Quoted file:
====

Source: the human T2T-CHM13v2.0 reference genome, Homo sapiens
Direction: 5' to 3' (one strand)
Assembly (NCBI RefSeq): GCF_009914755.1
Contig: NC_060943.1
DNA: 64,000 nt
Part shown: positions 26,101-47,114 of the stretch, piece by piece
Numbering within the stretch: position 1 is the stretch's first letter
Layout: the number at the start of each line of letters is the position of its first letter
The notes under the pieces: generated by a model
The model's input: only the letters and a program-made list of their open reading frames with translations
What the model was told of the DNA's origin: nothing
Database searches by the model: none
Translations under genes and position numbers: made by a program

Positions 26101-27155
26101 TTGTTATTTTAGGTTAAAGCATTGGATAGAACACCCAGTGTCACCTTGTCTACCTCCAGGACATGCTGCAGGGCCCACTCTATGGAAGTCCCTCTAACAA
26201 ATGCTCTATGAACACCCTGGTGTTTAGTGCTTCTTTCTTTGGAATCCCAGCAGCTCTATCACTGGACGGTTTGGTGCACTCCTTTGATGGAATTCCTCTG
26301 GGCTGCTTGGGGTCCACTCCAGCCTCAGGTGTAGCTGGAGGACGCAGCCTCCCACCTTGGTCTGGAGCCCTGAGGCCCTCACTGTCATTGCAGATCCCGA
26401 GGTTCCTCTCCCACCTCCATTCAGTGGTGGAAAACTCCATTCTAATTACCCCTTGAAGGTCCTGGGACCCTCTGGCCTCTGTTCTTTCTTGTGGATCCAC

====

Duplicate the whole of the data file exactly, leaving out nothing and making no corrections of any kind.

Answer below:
Source: the human T2T-CHM13v2.0 reference genome, Homo sapiens
Direction: 5' to 3' (one strand)
Assembly (NCBI RefSeq): GCF_009914755.1
Contig: NC_060943.1
DNA: 64,000 nt
Part shown: positions 26,101-47,114 of the stretch, piece by piece
Numbering within the stretch: position 1 is the stretch's first letter
Layout: the number at the start of each line of letters is the position of its first letter
The notes under the pieces: generated by a model
The model's input: only the letters and a program-made list of their open reading frames with translations
What the model was told of the DNA's origin: nothing
Database searches by the model: none
Translations under genes and position numbers: made by a program

Positions 26101-27155
26101 TTGTTATTTTAGGTTAAAGCATTGGATAGAACACCCAGTGTCACCTTGTCTACCTCCAGGACATGCTGCAGGGCCCACTCTATGGAAGTCCCTCTAACAA
26201 ATGCTCTATGAACACCCTGGTGTTTAGTGCTTCTTTCTTTGGAATCCCAGCAGCTCTATCACTGGACGGTTTGGTGCACTCCTTTGATGGAATTCCTCTG
26301 GGCTGCTTGGGGTCCACTCCAGCCTCAGGTGTAGCTGGAGGACGCAGCCTCCCACCTTGGTCTGGAGCCCTGAGGCCCTCACTGTCATTGCAGATCCCGA
26401 GGTTCCTCTCCCACCTCCATTCAGTGGTGGAAAACTCCATTCTAATTACCCCTTGAAGGTCCTGGGACCCTCTGGCCTCTGTTCTTTCTTGTGGATCCAC